But when the people got up in the morning they looked and saw a fine flaky substance as fine as frost on the ground. They looked around at each other and at Moses and said, “Manna.” We hear the word manna and we think “bread from heaven.” Actually, in Hebrew, manna meant “What is it?” It wasn’t ready to eat and didn’t look like anything they were familiar with.
Moses replied, though I wonder if he was any more impressed than they were, “This is the bread that the Lord has given you to eat.” And he gave them the instructions to go out every morning and gather enough for the day, but not to try to save any of that for the next day because it would spoil. On the sixth day they were to gather enough for two days because there would be none provided on the Sabbath.
As with the Garden of Eden, you can just see the train wrecks getting ready to happen. Sure enough, some of them decided to hoard some for the next day just in case there wasn’t any. When they got up in the morning it had bred worms and become foul. Not only did that not work out for them, but I’ll bet they couldn’t put any manna in their mouths for the next few days. Others did not collect extra on the sixth day – probably especially those who had tried to keep some overnight on the other nights before – and went out on the Sabbath to gather some only to find that there was not any.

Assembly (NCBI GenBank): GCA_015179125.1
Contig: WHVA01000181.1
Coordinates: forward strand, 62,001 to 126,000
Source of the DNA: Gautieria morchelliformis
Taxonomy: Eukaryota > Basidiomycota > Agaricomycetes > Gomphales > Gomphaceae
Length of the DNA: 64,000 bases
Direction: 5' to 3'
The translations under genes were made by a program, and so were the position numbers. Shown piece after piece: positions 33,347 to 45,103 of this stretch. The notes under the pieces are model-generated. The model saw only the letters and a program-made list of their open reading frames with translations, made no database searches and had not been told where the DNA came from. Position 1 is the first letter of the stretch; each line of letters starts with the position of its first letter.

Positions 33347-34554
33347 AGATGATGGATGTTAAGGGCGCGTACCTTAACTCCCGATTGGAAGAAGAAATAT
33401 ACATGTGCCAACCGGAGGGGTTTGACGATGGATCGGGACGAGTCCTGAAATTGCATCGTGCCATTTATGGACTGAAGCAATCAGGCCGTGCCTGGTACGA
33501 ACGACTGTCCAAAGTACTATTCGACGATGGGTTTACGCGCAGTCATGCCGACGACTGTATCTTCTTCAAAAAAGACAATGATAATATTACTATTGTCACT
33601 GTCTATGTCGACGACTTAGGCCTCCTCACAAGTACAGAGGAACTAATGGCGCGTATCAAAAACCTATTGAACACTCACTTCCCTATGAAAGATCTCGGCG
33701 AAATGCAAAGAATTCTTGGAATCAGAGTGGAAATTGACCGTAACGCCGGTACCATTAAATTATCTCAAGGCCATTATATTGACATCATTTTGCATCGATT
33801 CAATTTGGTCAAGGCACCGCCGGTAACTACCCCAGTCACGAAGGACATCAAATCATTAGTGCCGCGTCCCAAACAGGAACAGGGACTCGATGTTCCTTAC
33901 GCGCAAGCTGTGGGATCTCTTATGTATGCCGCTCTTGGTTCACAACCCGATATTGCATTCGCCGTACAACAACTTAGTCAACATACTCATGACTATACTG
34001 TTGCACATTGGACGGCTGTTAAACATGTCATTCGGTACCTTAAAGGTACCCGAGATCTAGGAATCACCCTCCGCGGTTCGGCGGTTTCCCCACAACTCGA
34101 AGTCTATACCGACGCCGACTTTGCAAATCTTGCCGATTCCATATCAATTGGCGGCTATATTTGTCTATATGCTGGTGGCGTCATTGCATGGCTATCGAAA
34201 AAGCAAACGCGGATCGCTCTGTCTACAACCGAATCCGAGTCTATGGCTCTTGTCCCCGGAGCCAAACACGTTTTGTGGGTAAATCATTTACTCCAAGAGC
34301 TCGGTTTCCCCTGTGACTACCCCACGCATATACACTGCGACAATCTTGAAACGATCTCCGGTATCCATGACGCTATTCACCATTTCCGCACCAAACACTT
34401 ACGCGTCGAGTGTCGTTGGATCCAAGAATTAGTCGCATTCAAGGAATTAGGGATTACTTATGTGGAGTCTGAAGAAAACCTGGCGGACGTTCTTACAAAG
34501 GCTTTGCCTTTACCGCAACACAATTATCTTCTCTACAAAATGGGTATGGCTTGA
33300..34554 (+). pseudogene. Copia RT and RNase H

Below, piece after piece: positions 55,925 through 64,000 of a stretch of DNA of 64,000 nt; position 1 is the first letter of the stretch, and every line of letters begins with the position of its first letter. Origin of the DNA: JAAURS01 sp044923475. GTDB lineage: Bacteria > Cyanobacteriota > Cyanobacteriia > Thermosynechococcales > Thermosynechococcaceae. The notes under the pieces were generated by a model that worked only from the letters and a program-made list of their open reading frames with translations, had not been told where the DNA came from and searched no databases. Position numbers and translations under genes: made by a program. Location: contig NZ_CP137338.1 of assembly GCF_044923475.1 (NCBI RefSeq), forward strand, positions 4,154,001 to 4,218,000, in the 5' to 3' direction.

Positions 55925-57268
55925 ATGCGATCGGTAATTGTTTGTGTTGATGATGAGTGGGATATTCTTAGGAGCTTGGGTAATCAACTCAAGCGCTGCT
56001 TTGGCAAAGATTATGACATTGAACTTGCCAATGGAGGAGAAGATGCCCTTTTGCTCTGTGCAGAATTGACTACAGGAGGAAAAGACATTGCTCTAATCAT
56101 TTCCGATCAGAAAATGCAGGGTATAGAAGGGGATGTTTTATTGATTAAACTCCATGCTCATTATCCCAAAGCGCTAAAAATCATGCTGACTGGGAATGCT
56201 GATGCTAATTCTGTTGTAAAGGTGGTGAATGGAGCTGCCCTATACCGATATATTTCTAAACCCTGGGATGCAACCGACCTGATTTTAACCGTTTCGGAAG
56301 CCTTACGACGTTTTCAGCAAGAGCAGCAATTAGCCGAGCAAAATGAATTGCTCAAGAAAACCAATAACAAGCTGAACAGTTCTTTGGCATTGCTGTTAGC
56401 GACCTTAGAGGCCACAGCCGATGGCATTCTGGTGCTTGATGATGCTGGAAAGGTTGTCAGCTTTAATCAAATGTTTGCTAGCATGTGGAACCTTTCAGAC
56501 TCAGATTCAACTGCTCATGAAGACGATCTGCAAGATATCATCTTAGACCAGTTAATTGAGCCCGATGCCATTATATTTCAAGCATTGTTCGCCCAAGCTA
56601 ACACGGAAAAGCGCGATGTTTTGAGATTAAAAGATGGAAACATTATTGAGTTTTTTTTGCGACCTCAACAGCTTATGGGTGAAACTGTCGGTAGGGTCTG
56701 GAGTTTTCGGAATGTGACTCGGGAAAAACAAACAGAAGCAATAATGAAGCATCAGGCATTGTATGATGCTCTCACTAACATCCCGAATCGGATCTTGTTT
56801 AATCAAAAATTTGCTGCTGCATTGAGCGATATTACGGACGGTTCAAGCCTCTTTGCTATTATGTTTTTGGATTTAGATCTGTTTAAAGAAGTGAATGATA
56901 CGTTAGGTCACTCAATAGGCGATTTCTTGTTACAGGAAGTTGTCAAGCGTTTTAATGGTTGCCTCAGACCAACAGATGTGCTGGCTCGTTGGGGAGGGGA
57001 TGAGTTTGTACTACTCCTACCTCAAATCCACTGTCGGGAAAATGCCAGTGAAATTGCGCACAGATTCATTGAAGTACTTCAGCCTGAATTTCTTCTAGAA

There are some important spiritual truths to call attention to here. Later on we are told that you don’t just pick the manna up off the ground and eat it as it is. Numbers says, “Now the manna was like coriander seed and its color was like the color of gum resin. The people went around and gathered it, ground it in mills or beat it in mortars, then boiled it in pots and made cakes of it; and the taste of it was like the taste of cakes baked with oil.” So they had to go out every morning to gather the manna, then there was a several step process to use it to make something that was good to eat. Food wasn’t just dumped in their laps ready to eat – work was required, time was required, preparation was required.
A second point to make is that it is provided one day at a time. It is not like having a pantry and a freezer full of food to choose from. It is not like having your choice of 50 fast food places or restaurants. One day at a time food for your basic needs is provided. Terence Fretheim reflects, “The will of God for Israel is a ‘discipline of dailyness.’ One’s prayers are to ask only for daily bread. There is to be no hoarding of God’s creation, no building of larger and larger barns, no anxieties about what they are to eat on the morrow.” (Interpretation, Exodus, p. 186)